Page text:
Alexandria environmental planning staff say that the stream restoration at Taylor Run is necessary to combat the effects of climate change and improve flooding conditions.

On Tuesday night, staff from the Department of Transportation and Environmental Services and city consultants held a Zoom meeting to discuss the proposed $4.5 million restoration of the 1,900-foot-long project. The project falls within the city’s Chesapeake Bay TMDL Action Plan to reduce pollution, and staff say the area is experiencing the effects of climate change.

“We’re seeing more frequent storms,” said Jesse Maines, the stormwater management division chief for T&ES. “We actually walked the stream last weekend and you can see trees that were… falling into the stream with green leaves. What we’re talking about with this project is not only water quality we’re talking about water quantity and really stabilizing the stream so we don’t get just this continual degradation of the stream. We’re just seeing that it’s being continually impacted especially with climate change.”

Staff’s plan to clear the waterway near T.C. Williams High School and Chinquapin Park will result in the removal of 269 trees, of which they say 22% are dead.

“The City anticipates re-planting 2,280 trees for this stream restoration including oaks, maples, dogwoods, and sycamores,” according to the City’s stream restoration page. “An additional 7,200 shrubs are expected to be planted which include buttonbush, winterberry, and spicebush.”

Mayor Justin Wilson said that the city was successful in getting $2.255 million in grant funds from the Virginia Department of Environmental Quality (VDEQ) to “restore a badly-neglected and rare natural stream.”

“This effort will plant over 2,300 new trees, in perhaps the largest single tree planting initiative in recent City history,” Wilson told ALXnow. “This project is designed to increase and improve natural open space, reduce human impact and improve water quality. I look forward to engaging with our residents so that we can improve our stewardship of these natural spaces.”

The meeting did not alleviate the concerns of a local group led by former Vice Mayor Andrew MacDonald.

MacDonald, who chairs the Environmental Council of Alexandria, wants the city to meet with their advisor John Field, a fluvial geomorphologist and stream restoration expert. ECA has also started a GoFundMe campaign to pay Field $5,000.

“(John Field) understands what happens to streams when you manipulate and try to restore them,” MacDonald told ALXnow. “His preliminary view is that the City doesn’t really know what it is doing.”

City staff will soon release a Survey Monkey comment/response table, and the public comment period will end on October 23. Staff said that the next public meeting on the subject will be in November.

Photos via City of Alexandria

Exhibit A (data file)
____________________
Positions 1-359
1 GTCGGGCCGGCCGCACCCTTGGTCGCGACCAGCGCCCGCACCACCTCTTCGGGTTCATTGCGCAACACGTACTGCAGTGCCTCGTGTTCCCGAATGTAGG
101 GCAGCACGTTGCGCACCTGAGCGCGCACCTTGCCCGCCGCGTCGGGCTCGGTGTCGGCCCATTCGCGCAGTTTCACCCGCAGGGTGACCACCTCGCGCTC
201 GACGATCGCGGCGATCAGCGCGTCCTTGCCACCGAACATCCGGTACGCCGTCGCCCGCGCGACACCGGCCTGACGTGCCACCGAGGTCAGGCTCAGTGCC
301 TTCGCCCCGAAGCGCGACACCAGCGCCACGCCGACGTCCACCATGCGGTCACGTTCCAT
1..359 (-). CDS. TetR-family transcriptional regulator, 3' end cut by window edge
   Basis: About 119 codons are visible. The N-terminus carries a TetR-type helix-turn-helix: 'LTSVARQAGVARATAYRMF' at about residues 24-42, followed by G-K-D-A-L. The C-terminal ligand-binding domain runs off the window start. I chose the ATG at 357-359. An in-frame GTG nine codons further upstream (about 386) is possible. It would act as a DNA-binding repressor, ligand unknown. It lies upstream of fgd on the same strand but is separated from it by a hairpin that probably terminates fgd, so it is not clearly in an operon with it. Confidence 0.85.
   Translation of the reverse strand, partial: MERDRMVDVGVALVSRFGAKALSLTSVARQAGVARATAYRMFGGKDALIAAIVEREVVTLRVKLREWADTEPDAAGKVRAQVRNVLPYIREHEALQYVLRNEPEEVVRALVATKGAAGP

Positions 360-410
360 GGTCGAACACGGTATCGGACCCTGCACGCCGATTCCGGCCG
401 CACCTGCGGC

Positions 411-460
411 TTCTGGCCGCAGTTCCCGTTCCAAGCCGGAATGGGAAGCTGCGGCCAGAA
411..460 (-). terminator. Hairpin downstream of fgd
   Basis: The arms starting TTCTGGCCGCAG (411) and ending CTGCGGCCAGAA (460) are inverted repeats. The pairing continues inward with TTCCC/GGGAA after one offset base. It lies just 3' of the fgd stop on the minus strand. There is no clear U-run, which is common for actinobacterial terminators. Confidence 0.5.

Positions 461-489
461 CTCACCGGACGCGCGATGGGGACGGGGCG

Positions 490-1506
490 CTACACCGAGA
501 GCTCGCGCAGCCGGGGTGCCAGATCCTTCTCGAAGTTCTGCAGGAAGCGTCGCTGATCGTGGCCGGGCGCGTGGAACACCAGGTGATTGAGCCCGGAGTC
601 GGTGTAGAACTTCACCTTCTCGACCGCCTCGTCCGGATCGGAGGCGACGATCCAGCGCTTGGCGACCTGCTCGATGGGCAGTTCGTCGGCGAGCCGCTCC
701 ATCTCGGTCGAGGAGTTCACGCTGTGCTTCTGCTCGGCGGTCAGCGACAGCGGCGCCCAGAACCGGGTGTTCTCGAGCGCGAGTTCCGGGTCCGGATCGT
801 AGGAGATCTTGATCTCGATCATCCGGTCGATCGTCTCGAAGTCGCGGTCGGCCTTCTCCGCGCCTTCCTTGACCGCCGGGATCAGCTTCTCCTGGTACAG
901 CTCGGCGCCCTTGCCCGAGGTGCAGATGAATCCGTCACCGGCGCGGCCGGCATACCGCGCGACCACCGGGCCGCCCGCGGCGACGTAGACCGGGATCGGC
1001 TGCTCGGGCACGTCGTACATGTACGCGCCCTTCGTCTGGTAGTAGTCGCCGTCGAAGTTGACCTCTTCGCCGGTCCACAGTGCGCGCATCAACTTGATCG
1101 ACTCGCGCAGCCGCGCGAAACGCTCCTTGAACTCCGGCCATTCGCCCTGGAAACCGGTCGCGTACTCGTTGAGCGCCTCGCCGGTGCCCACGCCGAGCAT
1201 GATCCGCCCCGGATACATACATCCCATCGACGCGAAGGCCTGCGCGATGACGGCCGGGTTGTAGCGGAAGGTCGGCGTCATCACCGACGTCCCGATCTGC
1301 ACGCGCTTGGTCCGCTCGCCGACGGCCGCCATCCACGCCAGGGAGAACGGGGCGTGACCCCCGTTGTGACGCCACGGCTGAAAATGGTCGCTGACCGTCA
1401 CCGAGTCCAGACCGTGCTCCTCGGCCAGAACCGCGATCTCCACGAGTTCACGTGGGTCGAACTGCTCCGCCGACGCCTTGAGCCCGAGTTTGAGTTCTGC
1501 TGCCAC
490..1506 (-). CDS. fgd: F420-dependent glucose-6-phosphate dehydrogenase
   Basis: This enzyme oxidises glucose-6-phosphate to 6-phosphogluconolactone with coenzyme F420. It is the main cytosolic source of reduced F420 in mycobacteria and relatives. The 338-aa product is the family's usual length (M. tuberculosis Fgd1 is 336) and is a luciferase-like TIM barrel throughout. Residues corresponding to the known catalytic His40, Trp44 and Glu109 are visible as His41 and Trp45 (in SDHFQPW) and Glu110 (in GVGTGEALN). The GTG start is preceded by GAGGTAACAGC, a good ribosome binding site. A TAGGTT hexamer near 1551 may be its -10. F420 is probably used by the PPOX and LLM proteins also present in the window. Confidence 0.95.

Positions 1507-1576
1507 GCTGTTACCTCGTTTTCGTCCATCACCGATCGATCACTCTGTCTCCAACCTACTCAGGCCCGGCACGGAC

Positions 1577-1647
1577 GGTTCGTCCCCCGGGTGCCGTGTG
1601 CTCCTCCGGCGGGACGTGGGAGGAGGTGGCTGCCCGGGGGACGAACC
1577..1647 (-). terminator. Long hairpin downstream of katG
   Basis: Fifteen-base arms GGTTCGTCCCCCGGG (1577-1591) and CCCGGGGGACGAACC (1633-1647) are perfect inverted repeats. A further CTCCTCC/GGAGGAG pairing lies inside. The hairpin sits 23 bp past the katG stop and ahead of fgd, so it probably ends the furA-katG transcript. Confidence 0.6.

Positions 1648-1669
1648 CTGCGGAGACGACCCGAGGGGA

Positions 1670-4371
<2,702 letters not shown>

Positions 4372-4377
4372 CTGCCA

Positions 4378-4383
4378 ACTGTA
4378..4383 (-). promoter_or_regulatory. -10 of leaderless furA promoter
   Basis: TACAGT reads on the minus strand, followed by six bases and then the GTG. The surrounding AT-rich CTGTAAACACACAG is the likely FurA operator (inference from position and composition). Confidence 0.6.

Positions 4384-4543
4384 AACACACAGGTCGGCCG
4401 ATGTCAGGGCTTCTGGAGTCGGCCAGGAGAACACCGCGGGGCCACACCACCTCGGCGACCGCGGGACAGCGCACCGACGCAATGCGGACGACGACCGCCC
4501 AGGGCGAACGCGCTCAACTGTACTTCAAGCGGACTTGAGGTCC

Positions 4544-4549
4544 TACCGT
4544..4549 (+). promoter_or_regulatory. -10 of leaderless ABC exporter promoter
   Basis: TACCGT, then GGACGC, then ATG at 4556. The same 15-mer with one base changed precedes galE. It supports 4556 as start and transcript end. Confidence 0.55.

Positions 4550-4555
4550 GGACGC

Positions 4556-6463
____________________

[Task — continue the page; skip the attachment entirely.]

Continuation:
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Morning Notes

Alexandria Declares Climate Emergency — “On October 22, the Alexandria City Council unanimously adopted a resolution declaring a climate emergency, recognizing that climate change poses a grave threat to everyone in Alexandria and around the world.” [City of Alexandria]

City Council Passes Refugee Resolution — “The Alexandria City Council unanimously approved a resolution to notify the federal government of its continued support for resettling refugees in Alexandria. The action was taken in response to Executive Order 13888, issued on September 26, which provides that the federal government ‘should resettle refugees only in those jurisdictions in which both the State and local governments have consented to receive refugees.'” [City of Alexandria]

Next Weekend: Event for Little Historians — “Bring your little learners to the Alexandria Black History Museum for cultural stories and creative craft activities that introduce world history and folklore… All ages are welcome, but most suitable for children 3-5 years old.” [City of Alexandria]

Nearby: Belle View Fire Costs Millions — “Monday morning’s six-alarm fire at the Belle View Shopping Center began in the kitchen of one of the businesses in the center, the Fairfax Fire and Rescue Department said in a Tuesday press release… The fire caused more than $5.8 million in damages.” [Covering the Corridor, Fairfax County Fire]

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Rising water levels are forcing one planned redevelopment of a historic property to move the building up a few feet.

The Mill, a building at the heart of Robinson Landing development along the waterfront, is being renovated and turned into a Southern-inspired restaurant. The city filing by local builder Murray Bonitt noted that the building was at one point used as a mess hall for Union soldiers during the Civil War. But the renovation will involve taking the building apart and putting it back together again a few feet above its current elevation.

“Google global warming, historic building, and waterfront sometime,” Duncan Blair, the attorney for the applicant, told Alexandria’s Waterfront Commission at a meeting this morning (Tuesday). “Buildings are being moved, disassembled, or raised to put them out of the flood plain. We saw this weekend there was high water as a result of the full moon. It’s a phenomenon we’re all going to have to deal with and that is the basis for the change of this building.”

Blair said the building will painstakingly reassembled brick by brick.

“The building is currently below the flood plain, and we can’t just lift it up because of the old structure,” Blair said. “You’ll probably read about it in a preservation magazine.”

As the building is put back together, Blair said the brick will be “flipped,” allowing the brighter interior to show on the exterior of the building.

The project is scheduled to be completed sometime in mid-2021.

Image via City of Alexandria

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